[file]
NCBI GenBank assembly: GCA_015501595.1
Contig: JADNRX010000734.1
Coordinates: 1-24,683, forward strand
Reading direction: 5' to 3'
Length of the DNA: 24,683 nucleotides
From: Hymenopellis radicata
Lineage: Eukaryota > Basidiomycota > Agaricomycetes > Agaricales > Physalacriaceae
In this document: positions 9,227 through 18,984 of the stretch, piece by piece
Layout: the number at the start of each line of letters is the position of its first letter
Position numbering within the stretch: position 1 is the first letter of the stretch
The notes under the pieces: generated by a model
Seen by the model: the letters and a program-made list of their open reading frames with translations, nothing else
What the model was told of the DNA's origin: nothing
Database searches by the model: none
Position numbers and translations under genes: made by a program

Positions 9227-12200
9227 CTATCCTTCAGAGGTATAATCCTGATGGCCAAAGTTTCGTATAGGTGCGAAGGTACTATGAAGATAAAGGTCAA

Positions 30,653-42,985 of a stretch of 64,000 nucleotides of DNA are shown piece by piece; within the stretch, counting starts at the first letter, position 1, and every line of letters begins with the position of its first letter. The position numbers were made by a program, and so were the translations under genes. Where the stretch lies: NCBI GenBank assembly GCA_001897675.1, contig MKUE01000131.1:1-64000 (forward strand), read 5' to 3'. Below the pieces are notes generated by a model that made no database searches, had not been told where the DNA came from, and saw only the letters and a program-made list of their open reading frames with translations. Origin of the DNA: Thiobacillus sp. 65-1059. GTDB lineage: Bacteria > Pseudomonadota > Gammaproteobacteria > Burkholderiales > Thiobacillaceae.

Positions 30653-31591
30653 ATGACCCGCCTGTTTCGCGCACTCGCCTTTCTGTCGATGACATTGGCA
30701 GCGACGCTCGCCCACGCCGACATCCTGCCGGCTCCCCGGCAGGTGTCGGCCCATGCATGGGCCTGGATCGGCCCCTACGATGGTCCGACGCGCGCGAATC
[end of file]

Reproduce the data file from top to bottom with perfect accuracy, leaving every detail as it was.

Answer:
NCBI GenBank assembly: GCA_015501595.1
Contig: JADNRX010000734.1
Coordinates: 1-24,683, forward strand
Reading direction: 5' to 3'
Length of the DNA: 24,683 nucleotides
From: Hymenopellis radicata
Lineage: Eukaryota > Basidiomycota > Agaricomycetes > Agaricales > Physalacriaceae
In this document: positions 9,227 through 18,984 of the stretch, piece by piece
Layout: the number at the start of each line of letters is the position of its first letter
Position numbering within the stretch: position 1 is the first letter of the stretch
The notes under the pieces: generated by a model
Seen by the model: the letters and a program-made list of their open reading frames with translations, nothing else
What the model was told of the DNA's origin: nothing
Database searches by the model: none
Position numbers and translations under genes: made by a program

Positions 9227-12200
9227 CTATCCTTCAGAGGTATAATCCTGATGGCCAAAGTTTCGTATAGGTGCGAAGGTACTATGAAGATAAAGGTCAA

Positions 30,653-42,985 of a stretch of 64,000 nucleotides of DNA are shown piece by piece; within the stretch, counting starts at the first letter, position 1, and every line of letters begins with the position of its first letter. The position numbers were made by a program, and so were the translations under genes. Where the stretch lies: NCBI GenBank assembly GCA_001897675.1, contig MKUE01000131.1:1-64000 (forward strand), read 5' to 3'. Below the pieces are notes generated by a model that made no database searches, had not been told where the DNA came from, and saw only the letters and a program-made list of their open reading frames with translations. Origin of the DNA: Thiobacillus sp. 65-1059. GTDB lineage: Bacteria > Pseudomonadota > Gammaproteobacteria > Burkholderiales > Thiobacillaceae.

Positions 30653-31591
30653 ATGACCCGCCTGTTTCGCGCACTCGCCTTTCTGTCGATGACATTGGCA
30701 GCGACGCTCGCCCACGCCGACATCCTGCCGGCTCCCCGGCAGGTGTCGGCCCATGCATGGGCCTGGATCGGCCCCTACGATGGTCCGACGCGCGCGAATC